Contact: CDC Press Office, or 404-639-3286.


3.      Typhus Group Rickettsiosis, Texas, USA, 2003–2013, Kristy O. Murray et al.

Rickettsia typhi, the bacterium that causes typhus group rickettsiosis (TGR), is spread by fleas. In people, TGR typically appears as a classic triad of fever, headache, and rash. These infections can be severe and potentially fatal if not treated appropriately. In the United States, Texas reports the most TGR cases annually, and TGR is considered endemic to the southernmost part of the state. Researchers characterized the epidemiology of TGR in Texas by examining Texas Department of State Health Services data from 2003–2013. They observed an increase in the number of TGR cases reported each year and geographic expansion into areas of the state to which TGR is not considered endemic. Their results highlight the importance of educating the public about preventing flea bites and raising awareness among physicians to increase the identification of cases, particularly in children. Moreover, further research is needed to better understand the transmission dynamics between rodents, fleas, and other species and determine risk factors for infection.

Contact: Kristy O. Murray, Department of Pediatrics, Baylor College of Medicine and Texas Children’s Hospital,


4.      Reassortment of Influenza A Viruses in Wild Birds in Alaska before H5 Clade Outbreaks, Nichola J. Hill et al.

The emergence of highly pathogenic avian influenza A virus subtype H5 of clade (i.e., common ancestor group) in East Asia, followed by spread into North America in 2014, highlights the importance of interactions among bird species along the Pacific Rim to the incursion of novel viruses. Introduction of influenza A subtype H5N8 into North America is thought to have occurred through wild bird movement across the Bering Strait. The virus then spread through Canada to the continental United States, concurrently infecting wild birds (e.g., ducks, geese, passerines, and raptors) and poultry (e.g., turkeys and chickens). Reassortment (i.e., the mixing of genetic material between two viruses to generate new combinations) of H5N8 with low pathogenicity avian influenza A virus in North America generated 3 new subtypes (H5N8, H5N2, and H5N1) that spread among local bird populations. H5N2 became the most widespread in US poultry, prompting the culling of 49 million chickens and turkeys in 15 states. To determine how H5N8 entered and reassorted with North American lineage viruses, researchers analyzed the influenza virus strains that existed in wild birds in Alaska before outbreaks of avian influenza occurred. The results of their analysis implicate the movement (or migration) of waterfowl as a crucial mechanism in the reassortment, spread, and possibly long-term circulation of those viruses.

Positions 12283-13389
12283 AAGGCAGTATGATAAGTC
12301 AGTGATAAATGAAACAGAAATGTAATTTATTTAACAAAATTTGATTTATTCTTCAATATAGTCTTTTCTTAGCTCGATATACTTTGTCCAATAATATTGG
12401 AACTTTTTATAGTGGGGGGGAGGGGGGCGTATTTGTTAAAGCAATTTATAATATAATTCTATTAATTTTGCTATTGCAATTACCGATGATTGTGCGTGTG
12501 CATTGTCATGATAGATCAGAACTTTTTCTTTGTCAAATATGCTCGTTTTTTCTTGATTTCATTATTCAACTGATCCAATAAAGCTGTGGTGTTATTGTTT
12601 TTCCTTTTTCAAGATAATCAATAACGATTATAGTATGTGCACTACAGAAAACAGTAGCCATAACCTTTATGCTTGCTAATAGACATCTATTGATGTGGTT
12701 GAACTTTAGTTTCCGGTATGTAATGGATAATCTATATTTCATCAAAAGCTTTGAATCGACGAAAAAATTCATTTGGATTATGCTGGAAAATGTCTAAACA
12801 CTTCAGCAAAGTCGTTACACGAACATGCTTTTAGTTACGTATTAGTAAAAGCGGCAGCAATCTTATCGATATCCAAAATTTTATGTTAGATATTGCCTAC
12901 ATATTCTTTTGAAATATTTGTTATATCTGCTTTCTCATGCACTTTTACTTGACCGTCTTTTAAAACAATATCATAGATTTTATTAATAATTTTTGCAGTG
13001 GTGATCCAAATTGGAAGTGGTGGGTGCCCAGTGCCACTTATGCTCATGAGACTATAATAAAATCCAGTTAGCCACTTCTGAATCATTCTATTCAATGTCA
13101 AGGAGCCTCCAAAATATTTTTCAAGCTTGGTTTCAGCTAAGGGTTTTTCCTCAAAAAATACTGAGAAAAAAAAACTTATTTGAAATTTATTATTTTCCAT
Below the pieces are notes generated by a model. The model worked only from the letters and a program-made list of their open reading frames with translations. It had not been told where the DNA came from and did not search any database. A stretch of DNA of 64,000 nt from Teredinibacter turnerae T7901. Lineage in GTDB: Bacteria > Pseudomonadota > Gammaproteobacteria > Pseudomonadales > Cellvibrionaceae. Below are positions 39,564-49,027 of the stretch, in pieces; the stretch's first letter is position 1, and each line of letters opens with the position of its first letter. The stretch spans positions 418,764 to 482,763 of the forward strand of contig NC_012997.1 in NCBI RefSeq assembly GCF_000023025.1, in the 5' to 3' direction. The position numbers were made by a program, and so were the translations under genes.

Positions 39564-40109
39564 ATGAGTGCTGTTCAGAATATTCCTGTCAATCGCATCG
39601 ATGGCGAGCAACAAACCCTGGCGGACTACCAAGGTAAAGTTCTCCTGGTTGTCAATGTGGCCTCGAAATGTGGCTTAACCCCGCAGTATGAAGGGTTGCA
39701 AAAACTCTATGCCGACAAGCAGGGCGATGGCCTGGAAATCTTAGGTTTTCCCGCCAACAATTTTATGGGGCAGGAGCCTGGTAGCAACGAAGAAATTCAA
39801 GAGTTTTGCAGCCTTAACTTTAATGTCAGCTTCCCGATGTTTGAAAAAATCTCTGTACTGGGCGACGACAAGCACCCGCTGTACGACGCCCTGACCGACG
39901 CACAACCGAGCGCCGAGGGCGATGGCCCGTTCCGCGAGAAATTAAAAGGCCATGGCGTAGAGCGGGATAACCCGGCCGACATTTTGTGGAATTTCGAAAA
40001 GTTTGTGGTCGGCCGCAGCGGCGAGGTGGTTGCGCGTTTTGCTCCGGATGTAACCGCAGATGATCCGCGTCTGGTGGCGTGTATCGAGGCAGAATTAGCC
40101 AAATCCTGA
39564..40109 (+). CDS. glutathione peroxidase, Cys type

Contact: MIT Media Relations, 617-253-2700,